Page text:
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IMR Press / CEOG / Volume 48 / Issue 1 / DOI: 10.31083/j.ceog.2021.01.5466
Open Access Original Research
What do the numbers say? - Introduction of the WHO ICD-PM classification and fetuses-at risk approach in perinatal audit, South India
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1 Department of ObGyn, Kasturba medical college, 576104 Manipal, India
2 Mount Sinai Hospital, University of Toronto, M5S Toronto, Canada
3 Department of Pediatrics, Kasturba medical college, 576104 Manipal, India
Clin. Exp. Obstet. Gynecol. 2021 , 48(1), 144–150; https://doi.org/10.31083/j.ceog.2021.01.5466
Submitted: 21 December 2019 | Revised: 16 August 2020 | Accepted: 20 August 2020 | Published: 15 February 2021
Abstract

Objective: In India, despite a reduction in perinatal mortality rate from 2014 to 2019, still birth rate is still the same at the national average of 4/1000 live births. As yet there is no nation-wide audit in India except for facility based audits. Hence the need for a simplified yet effective audit process exists. The aim of this study was to perform a qualitative perinatal audit and devise methods for future audits. Methods: We conducted a one year audit for all perinatal deaths using WHO ICD PM and 3-delay classification. Gestational age (GA) specific mortality was calculated for significant underlying factors using fetuses-at risk approach. Results: We recorded a perinatal mortality rate of 6.1/1000 births among booked cases and 21.32/1000 births among referred cases. Fetal growth restriction was the most common antenatal condition, accounting to 33.3% of antepartum deaths. Prematurity accounted to 52% of neonatal deaths. Phase 2 delay with delayed referrals in severe pre-eclampsia and Phase 1 delay with late visit ($>$ 24 h) to hospital after experiencing absent fetal movements were the most common identifiable delays. Hypertension stood out to be the single most common risk-factor. GA specific mortalities, calculated using fetuses-at risk approach, show a peak mortality rate at 30 weeks, 37 weeks and 38 weeks in pregnancies with early-onset preeclampsia, severe fetal growth restriction and medically treated gestational diabetes respectively. Conclusion: The audit identified significant contributing factors to the mortality. ICD-PM and 3-delay classification was simpler and easier to apply with wide areas of opportunities for secondary analysis.

Keywords
Perinatal mortality
Clinical audit
ICD-10
Maternal health services
1. Introduction

Perinatal death is a devastating experience for the mother and of concern in clinical practice. A regular perinatal audit may identify suboptimal care related to perinatal deaths and thus appropriate measures for its reduction. In India, despite a reduction in perinatal mortality rate from 2014 to 2019, the stillbirth rate is still the same as the national average of 4/1000 live births [1,2]. In interpreting the results of this paper, it may be important to know the health care system of India. Healthcare is divided into public and private sectors, institutional and non-institutional practice, including informal care providers [2,3]. In the absence of a national health care system, the reporting of data is poorly established and as yet there is no nation-wide audit in India except for facility-based audits. Hence the need for a simplified yet effective audit process exists. Pattinson et al. [4] have found an average of 30% reduction in mortality following successful audits. Pattinson [4] suggested a minimum standard of tracking stillbirths and pre-discharge intrapartum-related neonatal mortality rates. It is also important to realize the importance of geographical variations in population characteristics and health care challenges. Therefore, there is a need to implement simplified yet effective, facility-based audits, which can be merged into nation-wide audits, catering to the specific needs of each population and their facility.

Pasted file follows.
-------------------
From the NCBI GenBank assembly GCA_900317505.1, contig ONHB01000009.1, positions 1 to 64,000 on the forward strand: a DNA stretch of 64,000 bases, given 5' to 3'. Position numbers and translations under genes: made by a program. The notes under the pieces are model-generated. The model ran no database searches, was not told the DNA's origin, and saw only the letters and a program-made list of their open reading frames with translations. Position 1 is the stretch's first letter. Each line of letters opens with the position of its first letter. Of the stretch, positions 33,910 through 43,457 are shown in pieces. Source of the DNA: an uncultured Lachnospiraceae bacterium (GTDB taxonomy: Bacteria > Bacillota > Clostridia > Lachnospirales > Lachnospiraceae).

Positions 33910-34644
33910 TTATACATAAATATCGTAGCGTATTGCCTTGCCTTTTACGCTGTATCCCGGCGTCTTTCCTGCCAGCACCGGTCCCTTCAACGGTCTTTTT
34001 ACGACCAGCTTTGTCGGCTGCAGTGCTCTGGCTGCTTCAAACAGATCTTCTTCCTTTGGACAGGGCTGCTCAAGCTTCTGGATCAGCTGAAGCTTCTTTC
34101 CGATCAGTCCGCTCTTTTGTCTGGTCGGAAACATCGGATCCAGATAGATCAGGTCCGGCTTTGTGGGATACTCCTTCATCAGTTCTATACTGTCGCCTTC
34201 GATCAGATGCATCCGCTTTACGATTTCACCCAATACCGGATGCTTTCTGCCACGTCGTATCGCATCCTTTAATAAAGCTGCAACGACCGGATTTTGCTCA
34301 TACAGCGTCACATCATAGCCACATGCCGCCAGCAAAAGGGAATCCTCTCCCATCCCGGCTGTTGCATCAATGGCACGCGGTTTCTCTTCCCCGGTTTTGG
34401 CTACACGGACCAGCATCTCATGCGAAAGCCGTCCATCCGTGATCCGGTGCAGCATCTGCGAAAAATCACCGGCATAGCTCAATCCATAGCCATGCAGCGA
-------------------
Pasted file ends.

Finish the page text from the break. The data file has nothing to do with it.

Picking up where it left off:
This study aimed to perform a qualitative perinatal audit using WHO ICD-PM and 3-delay classification and to formulate methods of reducing the perinatal mortality rate (PMR), which are tailor-made for our population and its health care challenges. We have also included gestational age-specific mortalities for stillbirths, adopted from the ‘fetuses-at-risk approach’ of survival analysis [6,5].

2. Materials and methods

The study adopted a perinatal audit design from ‘Making every baby count Audit’ by the world health organization [4,7]. This was a prospective audit with monthly audits followed by a yearly summary. The study setting is a 2000 bedded tertiary teaching hospital in the southern Karnataka state of India.

During the study, the obstetric team included 18 obstetricians, 12 labor ward nurses, 12 Neonatology nurses, 5 neonatologists, 30 obstetric residents, and 4 neonatology residents. Our hospital is a 2000 bedded hospital catering to an approximate 50,000 population from Karnataka, Kerala, Goa, etc. The population is therefore diverse in language and culture [8-10]. The obstetric population attending the hospital is mainly covered by Manipal Health Plan or Medicare [11]. The chief referring hospitals include private practitioners and rural health centers in Shimoga and Karkala.